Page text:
The impact of an high intensive exercise program on gait after stroke: a randomized controlled trial
(English)Manuscript (preprint) (Other academic)
Stroke often results in asymmetric gait with disturbed balance, which may increase the risk of accidental falls.
The purpose of this study was to evaluate the impact of a high intensive exercise program after stroke on gait. 34 post-stroke individuals with risk of falls were included in the five week randomized controlled trial. The participants were assessed, included and randomized to the intervention group (IG) or control group (CG) at 3 to 6 months after stroke onset. The IG received a high intensive strength and balance exercise program along with a weekly educational group discussion on fall risk and security aspects, whereas the CG received weekly group discussions on hidden dysfunctions after stroke. Assessments were made before, post-intervention and at 3-months follow-up. Statistically significant (p<0.05) improvements were seen in the IG vs. the CG at post intervention compared with baseline in double support time for the non-paretic leg (DSTnp), variability (measured as coefficient of variation, CV) in Step Time for the paretic leg (STCVp) and the non-paretic leg (STCVnp), and in variability in Cycle Time for the paretic (CTCVp) and non-paretic leg (CTCVnp); at 3-months follow-up compared with baseline in DSTnp, STCVp, CTCVp and CTCVnp, and DSTCVp. At 3-months follow-up, the decrease in the STCVnp and the variability in Step Length of the non-paretic leg (SLCVnp) were more pronounced in the CG than in the IG.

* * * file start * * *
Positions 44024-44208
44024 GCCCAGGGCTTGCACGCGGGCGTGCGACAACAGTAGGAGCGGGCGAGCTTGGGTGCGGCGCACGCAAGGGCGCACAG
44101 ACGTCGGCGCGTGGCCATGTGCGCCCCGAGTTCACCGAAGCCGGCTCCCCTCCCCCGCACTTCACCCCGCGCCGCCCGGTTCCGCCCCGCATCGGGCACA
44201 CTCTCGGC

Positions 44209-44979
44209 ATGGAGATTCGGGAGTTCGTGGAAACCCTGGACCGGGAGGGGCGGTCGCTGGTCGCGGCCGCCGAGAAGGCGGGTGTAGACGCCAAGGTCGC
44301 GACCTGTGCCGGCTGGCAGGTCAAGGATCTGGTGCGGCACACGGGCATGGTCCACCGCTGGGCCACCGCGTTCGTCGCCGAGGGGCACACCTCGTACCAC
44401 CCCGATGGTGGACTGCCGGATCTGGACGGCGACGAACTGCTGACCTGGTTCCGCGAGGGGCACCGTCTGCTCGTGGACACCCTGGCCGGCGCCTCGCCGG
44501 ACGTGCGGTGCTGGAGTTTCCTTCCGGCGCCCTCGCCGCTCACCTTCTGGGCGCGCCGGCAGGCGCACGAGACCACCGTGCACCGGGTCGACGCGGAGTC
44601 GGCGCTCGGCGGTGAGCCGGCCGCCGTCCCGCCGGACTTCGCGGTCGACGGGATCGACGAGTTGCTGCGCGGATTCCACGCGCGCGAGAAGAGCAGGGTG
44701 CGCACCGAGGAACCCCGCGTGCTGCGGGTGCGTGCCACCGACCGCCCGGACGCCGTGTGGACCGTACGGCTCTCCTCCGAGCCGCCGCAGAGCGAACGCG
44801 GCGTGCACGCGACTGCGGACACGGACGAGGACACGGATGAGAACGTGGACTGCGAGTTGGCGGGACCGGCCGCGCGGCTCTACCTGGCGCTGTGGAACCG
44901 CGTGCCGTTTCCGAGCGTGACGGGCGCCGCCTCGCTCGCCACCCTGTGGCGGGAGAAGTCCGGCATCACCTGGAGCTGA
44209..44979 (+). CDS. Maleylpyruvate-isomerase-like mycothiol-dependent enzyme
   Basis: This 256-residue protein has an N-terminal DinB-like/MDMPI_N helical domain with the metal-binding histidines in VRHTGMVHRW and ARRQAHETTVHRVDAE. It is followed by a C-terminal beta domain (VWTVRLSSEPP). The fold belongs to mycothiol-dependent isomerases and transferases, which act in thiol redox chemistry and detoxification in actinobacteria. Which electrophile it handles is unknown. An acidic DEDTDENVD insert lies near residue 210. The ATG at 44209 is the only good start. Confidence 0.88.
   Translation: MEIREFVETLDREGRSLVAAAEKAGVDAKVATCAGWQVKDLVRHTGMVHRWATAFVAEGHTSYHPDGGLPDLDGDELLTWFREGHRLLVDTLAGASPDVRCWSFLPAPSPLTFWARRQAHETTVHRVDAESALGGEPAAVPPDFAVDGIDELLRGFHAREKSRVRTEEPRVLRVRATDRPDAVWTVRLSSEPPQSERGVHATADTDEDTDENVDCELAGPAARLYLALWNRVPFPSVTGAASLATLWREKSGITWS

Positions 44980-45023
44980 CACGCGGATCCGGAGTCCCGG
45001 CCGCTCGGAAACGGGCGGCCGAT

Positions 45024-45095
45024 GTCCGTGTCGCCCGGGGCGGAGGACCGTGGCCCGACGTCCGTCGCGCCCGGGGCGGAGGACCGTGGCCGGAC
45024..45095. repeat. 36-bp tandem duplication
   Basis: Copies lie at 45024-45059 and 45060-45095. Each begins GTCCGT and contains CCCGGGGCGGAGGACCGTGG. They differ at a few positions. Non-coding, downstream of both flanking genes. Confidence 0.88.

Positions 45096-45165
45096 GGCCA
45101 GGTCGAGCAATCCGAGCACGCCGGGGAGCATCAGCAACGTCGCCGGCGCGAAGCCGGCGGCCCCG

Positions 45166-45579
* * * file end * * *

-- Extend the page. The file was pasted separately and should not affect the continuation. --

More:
The findings suggest that high intensive exercise programs have a positive effect on gait, and can be useful in diminishing gait asymmetry as a fall-risk factor in people after stroke.
exercise, falls, gait, rehabilitation, stroke, symmetry, variability
Research subject Physiotherapy
IdentifiersURN: urn:nbn:se:umu:diva-33910OAI: oai:DiVA.org:umu-33910DiVA: diva2:319993